Chefchaouen, the city with different shades of Blue. It was beautiful to walk through the narrow alleys, take thousands of pictures and get lost on the streets that look so similar to each other but, at the same time, so unique and distinct from each other. It was also beautiful to sit down, look around and look up at the sky and only see different shades of blue. It felt like the sky mixes somehow with the ground, the three hundred sixty degrees of blue gave me somehow the feeling of pure belonging to this “world of blue”. It gave me a timeless feel of inner peace and relaxation — perhaps because I grew up on the seaside, blue brings up the feeling of relaxation the ocean used to give me. But, despite all the dreamy blue decorations, two elements would always stand out from the blue landscape: the cats and the kids.
Although stray cats should not be a highlight neither be on the streets, it was interesting to capture their moments in the “wild”. The number of cats on the streets was insanely high. But, on a positive note, I was delighted to see that they were not fully abandoned and mistreated, but somehow people would feed them, treat them well and taking them as a positive addition to the blue environment. They were mostly friendly and used to people. It is a pity to know most of them do not have a family and a roof, but it warmed up my heath a little bit to see some people giving them the conditions to survival and care.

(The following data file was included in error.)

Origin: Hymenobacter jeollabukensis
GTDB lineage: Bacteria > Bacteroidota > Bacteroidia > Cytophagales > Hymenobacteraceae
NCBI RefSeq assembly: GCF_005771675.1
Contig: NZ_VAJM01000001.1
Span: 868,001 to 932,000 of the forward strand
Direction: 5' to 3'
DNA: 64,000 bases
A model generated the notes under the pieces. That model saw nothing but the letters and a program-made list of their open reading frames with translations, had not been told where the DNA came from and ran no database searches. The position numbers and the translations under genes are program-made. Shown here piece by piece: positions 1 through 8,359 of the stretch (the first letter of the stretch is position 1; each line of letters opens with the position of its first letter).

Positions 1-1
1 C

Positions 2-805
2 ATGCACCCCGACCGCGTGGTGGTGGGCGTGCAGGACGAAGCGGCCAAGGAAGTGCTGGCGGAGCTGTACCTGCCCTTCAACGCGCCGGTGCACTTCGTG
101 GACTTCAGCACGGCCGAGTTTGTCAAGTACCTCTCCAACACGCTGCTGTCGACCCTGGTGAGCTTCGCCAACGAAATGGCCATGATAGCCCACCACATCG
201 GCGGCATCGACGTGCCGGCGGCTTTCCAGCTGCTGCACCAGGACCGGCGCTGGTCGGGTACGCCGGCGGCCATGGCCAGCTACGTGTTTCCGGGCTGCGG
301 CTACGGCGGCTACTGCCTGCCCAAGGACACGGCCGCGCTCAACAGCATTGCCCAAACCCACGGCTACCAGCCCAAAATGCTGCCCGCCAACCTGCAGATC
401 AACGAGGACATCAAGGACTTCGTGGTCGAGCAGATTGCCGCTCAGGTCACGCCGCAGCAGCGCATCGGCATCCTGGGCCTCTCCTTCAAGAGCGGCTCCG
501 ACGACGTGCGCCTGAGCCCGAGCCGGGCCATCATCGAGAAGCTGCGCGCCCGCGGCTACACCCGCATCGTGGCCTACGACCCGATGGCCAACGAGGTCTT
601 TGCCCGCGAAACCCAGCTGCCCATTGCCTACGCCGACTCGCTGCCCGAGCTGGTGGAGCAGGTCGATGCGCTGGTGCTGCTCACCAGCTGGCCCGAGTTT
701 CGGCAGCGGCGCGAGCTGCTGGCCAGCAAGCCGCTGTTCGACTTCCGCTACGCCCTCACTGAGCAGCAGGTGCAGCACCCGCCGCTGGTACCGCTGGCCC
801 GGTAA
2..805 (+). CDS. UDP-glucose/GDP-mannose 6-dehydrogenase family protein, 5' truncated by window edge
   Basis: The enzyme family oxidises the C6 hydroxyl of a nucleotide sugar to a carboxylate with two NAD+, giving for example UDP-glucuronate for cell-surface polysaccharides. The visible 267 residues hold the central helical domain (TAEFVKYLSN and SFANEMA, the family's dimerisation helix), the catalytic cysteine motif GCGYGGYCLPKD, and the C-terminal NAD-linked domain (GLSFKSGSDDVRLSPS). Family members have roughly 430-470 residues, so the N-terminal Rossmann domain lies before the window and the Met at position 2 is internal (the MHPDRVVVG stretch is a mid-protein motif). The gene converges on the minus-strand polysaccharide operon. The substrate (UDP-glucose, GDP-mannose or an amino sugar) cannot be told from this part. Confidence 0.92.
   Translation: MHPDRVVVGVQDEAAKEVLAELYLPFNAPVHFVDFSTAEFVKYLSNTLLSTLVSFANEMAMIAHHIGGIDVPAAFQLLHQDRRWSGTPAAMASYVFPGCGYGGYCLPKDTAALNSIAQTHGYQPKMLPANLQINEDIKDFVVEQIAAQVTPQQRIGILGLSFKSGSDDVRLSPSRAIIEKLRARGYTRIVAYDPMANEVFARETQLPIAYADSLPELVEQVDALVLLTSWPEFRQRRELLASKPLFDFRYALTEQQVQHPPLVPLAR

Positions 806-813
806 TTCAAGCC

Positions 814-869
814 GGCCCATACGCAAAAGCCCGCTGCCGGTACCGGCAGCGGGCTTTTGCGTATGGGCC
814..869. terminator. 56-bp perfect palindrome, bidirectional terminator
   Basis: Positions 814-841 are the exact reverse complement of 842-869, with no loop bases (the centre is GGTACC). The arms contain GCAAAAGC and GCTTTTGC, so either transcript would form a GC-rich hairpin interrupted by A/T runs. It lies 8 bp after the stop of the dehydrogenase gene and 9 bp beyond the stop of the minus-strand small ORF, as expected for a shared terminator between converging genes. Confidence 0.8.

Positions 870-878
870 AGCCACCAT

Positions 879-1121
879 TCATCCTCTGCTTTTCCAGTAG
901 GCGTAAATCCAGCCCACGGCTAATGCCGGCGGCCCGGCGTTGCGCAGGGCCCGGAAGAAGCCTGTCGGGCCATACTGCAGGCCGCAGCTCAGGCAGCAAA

The kids of Chefchaouen were a different story. It is not news that there is some poverty within the country, but the number of underaged people, mostly kids under ten years old, begging on the streets of the city was heartbreaking. Some of them, you can feel they were taught to do it without fully understanding how, why, is it acceptable or not. That was made very clear with situations like the following one. I was walking around with my blue polaroid and a group of three kids, around eight years old I guessed, and speaking perfect English, approached my friends and I. They first asked for money. When they did not get what they asked for, they asked for a polaroid picture. They asked for a couple of polaroid pictures in the end. And when I took them and gave them to one of the kids, they were thrilled. It was perceptive that they were taught to ask for something, without really understanding the value of things yet, if it wrong or not, what makes sense or not. It felt they were potentially thought to get something because they might not have enough of anything. It was a sad realisation. It was disturbing in one way to feel an educational hole that can shape these kids lives and their adulthood. And an eye-opener that, as a society, we keep failing in the worldwide right and need of education for all. I hope all these kids will have a bright future and better opportunities to grow in the right direction.